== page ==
# NEURON Scripting Exercises

### Exercise 1:

Given a `list` of sections:

``````from neuron import h, gui

secs = [
h.Section(name='soma'),
h.Section(name='dend'),
h.Section(name='axon')
]``````

and given some data

``````data = {
"axon": {"L": 100, "diam": 1},
"soma": {"L": 10, "diam": 10},
"dend": {"L": 50, "diam": 3}
}``````

Write a script that uses the data to set the `L` and `diam` parameters for each section. Set the number of segments such that there is (1) an odd number of segments and (2) each segment is as close to 5 microns long as possible without going over. Connect all sections not named `soma` to the center of the soma.

Use an `h.PlotShape()` to check your work. Store the object as, e.g. `ps`. Then use `ps.show(0)` to display the diameters.

Bonus challenge: Move the data into a JSON file and use Python's `json` module to read it from the file.

### Exercise 2:

Simulate and visualize a propagating action potential on a long cable with Hodgkin-Huxley dynamics triggered by a current clamp.

Things to consider:

• What is an appropriate diameter, length of cable, and current injection amplitude?
• How can you best illustrate a propagating action potential in a single figure?
• What discretization should you use?

### Exercise 3:

Continuing with the previous exercise, record and plot the membrane potential, sodium current, and potassium current at the center of the cable as a function of time.

Hint: Use the Vector class' record method.

Things to consider:

• How does the relationship between the sodium and potassium currents differ in a Hodgkin-Huxley simulation from the relationship in mammalian cells?

### Exercise 4:

Construct two Y-shaped cells, where each branch is 2 microns in diameter and 100 microns long. Add Hodgkin-Huxley channels with the default parameters. Inject current into one cell and ensure that you are able to generate a propagating action potential in that cell while the other one remains at rest.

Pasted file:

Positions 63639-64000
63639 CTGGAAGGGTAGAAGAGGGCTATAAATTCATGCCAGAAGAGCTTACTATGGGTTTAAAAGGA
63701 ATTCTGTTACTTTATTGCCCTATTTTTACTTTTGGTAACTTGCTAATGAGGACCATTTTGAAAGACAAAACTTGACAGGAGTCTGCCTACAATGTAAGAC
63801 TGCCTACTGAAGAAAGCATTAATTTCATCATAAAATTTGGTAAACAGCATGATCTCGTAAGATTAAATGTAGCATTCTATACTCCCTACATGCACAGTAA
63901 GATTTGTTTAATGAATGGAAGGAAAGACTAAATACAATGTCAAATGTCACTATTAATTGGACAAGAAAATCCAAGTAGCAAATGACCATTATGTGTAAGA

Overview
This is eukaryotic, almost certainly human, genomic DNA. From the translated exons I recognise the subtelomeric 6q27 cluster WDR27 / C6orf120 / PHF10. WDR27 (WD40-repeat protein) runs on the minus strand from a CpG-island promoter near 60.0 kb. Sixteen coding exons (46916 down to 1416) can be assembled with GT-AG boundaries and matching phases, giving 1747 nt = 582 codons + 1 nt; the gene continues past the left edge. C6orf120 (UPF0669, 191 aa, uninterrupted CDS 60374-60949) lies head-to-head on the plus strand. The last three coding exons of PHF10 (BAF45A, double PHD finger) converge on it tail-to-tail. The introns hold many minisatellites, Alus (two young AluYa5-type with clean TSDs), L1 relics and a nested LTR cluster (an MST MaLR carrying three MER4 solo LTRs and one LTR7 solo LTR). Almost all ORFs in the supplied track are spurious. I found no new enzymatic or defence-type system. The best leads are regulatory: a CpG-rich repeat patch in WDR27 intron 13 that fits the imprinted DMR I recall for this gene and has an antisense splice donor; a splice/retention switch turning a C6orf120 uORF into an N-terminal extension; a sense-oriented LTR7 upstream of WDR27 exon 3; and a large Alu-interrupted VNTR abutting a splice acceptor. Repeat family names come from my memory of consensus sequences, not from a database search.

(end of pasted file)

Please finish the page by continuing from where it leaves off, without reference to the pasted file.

Connect the two cells with a gap junction (see `halfgap.mod`) at a location of your choosing. A 3 MΩ resistance as in `halfgap.mod` should allow an action potential in one cell to initiate an action potential in the other. Verify this. What is the strongest resistance that still allows action potential initiation in the second cell?

Bonus challenge: Make each cell an instance of a Python `class`.

Bonus challenge: Modify the `class` to allow repositioning (moving and/or rotating) the cells.

### Exercise 5:

Download the model from http://modeldb.yale.edu/126814 Create a Python script that loads the model, injects current into the center of the soma from t=2 to t=4 ms sufficient to generate an action potential, and records and plots membrane potential, sodium current, and potassium current as functions of time from t=0 to t=10 ms.

Hint: `h.load_file('mosinit.hoc')`

Hint: This model uses the variable time step solver. Be sure to record t or switch to a fixed step solver with `h.cvode_active(False)`.

Bonus challenge: Export the recorded data to a CSV file and then open and plot it in Excel, MATLAB, or a similar tool of your choice.

Bonus challenge: How does the plotted data change as `h.celsius` is varied?

### Exercise 6:

NEURON's `ExpSyn` mechanism generates synaptic currents of the form where What is the role of Esyn? How does it change for an excitatory vs an inhibitory synapse? (Note, this is the parameter `e` in the code.

Construct two single compartment neurons with Hodgkin-Huxley dynamics, one of which receives a current pulse at 2 ms, another which receives a current pulse at 10 ms. Ensure that both cells fire action potentials after the input.

Now, using `NetCon` and `ExpSyn`, construct an inhibitory synapse between the two with the cell that fires later as the post-synaptic cell. Choose a delay and strength such that the post-synaptic cell is inhibited from firing. Plot the membrane potentials vs time.

## `halfgap.mod`

``````NEURON {
POINT_PROCESS HalfGap
POINTER vgap
RANGE r, i
ELECTRODE_CURRENT i
}

PARAMETER {r = 3 (megohm)}

ASSIGNED {
v (millivolt)
vgap (millivolt)
i (nanoamp)
}

BREAKPOINT { i = (vgap - v) / r }``````

Note: we will see another way to generate gap junctions using the Linear Circuit Builder later in the course that is more numerically stable than the approach shown here.